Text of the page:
How Solar Works & the Benefits
Solar power works by converting light from the sun into electricity. This electricity can then be used in your home or exported to the grid when it’s not needed. This is done by installing Solar Panels on your roof which generate DC (Direct Current) electricity. This is then fed into a solar inverter which converts the DC electricity from your solar panels into AC (Alternating Current) electricity.
With solar power, you don’t need to switch it on in the morning or switch it off at night – the system will do this seamlessly and automatically. You don’t need to switch between solar power and the grid – the system does this all automatically so you won’t notice any change to how the appliances in your home function. In fact a solar system requires very little maintenance (as there are no moving parts) which means you’ll hardly know it’s there. This also means a good quality solar power system will last a long time
Your solar inverter (usually installed in your garage or in an accessible spot), can provide you with information like the amount of electricity being produced at any particular point in time or how much it has generated for the day or in total since it has been operating. Many quality inverters feature wired or wireless connectivity and sophisticated on-line monitoring and reporting.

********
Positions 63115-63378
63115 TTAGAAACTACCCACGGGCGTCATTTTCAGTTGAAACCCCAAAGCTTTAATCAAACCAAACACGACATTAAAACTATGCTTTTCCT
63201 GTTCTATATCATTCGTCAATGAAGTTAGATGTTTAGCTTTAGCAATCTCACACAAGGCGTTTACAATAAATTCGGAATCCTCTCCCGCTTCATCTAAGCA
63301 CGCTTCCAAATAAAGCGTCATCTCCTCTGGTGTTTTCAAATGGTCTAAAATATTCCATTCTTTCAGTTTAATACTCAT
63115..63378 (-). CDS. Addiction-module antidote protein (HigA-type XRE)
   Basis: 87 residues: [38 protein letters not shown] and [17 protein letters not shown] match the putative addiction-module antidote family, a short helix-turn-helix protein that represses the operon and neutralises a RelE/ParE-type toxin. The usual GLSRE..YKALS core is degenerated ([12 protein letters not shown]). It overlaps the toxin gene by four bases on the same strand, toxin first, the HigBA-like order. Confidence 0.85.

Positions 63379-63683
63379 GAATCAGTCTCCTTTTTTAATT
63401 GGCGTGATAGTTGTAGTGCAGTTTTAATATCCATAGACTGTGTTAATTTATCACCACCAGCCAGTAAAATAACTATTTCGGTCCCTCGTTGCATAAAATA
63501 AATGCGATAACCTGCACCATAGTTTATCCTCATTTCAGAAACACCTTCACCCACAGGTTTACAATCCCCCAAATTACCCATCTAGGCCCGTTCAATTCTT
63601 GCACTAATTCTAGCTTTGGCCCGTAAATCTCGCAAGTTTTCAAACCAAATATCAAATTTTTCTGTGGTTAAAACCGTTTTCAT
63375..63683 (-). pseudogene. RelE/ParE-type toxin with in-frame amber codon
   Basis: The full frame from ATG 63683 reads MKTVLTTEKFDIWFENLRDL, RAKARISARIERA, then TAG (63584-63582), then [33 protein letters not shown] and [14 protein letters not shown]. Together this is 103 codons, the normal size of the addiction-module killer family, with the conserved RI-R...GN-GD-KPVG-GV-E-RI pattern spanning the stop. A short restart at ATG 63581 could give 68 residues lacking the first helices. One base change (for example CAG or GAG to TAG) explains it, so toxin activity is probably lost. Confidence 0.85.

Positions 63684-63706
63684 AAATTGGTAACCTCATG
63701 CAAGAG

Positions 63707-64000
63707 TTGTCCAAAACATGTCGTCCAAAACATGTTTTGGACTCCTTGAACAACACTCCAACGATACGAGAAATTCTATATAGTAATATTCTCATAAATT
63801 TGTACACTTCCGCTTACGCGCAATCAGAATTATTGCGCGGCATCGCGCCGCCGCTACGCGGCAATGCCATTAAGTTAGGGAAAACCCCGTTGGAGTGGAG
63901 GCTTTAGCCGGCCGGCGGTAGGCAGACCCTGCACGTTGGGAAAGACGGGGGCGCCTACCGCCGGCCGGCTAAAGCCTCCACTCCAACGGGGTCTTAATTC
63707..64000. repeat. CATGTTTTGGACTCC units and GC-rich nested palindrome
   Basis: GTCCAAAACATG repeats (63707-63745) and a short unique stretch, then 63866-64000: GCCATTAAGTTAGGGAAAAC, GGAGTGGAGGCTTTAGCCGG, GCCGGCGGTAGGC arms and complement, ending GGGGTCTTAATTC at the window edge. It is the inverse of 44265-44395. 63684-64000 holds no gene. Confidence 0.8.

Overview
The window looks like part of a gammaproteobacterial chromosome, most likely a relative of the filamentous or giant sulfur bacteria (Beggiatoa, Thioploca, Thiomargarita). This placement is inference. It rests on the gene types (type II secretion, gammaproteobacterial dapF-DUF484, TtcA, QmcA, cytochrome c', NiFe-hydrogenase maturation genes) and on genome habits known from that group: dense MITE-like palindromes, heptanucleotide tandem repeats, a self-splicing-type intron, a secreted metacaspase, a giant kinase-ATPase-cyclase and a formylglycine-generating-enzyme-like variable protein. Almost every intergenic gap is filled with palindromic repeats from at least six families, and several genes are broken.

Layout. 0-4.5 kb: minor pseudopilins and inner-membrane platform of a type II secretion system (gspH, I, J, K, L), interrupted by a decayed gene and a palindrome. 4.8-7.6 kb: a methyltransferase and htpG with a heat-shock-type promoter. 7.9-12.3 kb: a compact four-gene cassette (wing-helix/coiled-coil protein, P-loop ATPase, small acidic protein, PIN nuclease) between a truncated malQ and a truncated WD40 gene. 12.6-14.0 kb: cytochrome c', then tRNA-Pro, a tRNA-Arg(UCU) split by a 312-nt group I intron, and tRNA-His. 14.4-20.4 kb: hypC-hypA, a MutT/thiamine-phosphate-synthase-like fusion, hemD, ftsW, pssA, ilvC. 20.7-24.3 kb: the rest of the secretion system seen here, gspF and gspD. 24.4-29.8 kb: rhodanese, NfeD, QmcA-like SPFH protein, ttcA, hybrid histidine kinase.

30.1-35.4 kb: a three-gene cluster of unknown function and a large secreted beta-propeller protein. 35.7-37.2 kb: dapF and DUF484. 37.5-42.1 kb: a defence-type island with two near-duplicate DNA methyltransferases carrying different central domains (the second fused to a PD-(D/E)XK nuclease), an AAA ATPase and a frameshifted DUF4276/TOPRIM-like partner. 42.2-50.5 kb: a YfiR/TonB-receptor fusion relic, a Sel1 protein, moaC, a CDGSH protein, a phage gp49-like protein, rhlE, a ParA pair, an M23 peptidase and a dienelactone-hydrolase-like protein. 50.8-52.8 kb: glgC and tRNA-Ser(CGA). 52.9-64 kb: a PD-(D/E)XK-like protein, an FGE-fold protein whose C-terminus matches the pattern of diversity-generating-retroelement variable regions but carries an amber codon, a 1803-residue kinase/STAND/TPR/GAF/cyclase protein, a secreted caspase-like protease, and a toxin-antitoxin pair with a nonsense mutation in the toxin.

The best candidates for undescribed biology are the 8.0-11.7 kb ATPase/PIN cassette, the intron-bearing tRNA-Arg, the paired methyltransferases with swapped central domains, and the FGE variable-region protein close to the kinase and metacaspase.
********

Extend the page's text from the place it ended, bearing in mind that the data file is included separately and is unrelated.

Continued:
The financial benefit of panels comes in three forms:
- The "rebate" from the Federal Government's Renewable Energy Target scheme
- Replacing energy you buy from the grid with energy you generate
- The energy you sell to the grid
The "rebate" consists of Small-scale Technology Certificates (STC’s) allocated to you when you install solar. Most household consumers take the benefit as an up-front discount on their purchase by assigning their certificates to their installer. Read more are STC’s here.
Generally speaking, the best time to use the power your solar panels have supplied is between 10.00 am – 3.00 pm (this does depend on your climate and the orientation of your panels). Running appliances such as dishwashers, washing machines, pool filters during this time saves you paying the high price for electricity as charged by your supplier.
If the amount of electricity generated by your solar power system is more than you consume at that point in time, the additional electricity is exported back to the grid to be used by other people (and you are paid for it)
Your Net electricity meter then measures how much you exported. The payment you receive for this exported electricity is called the feed-in-tariff. In South Australia Currently it ranges from 10c to 20c per kWh exported, while you pay between 35c and 45c usually for one kWh of electricity used. At night you import electricity and the Net meter measures how much you consumed and adds it to the electricity you consumed during the day from the grid.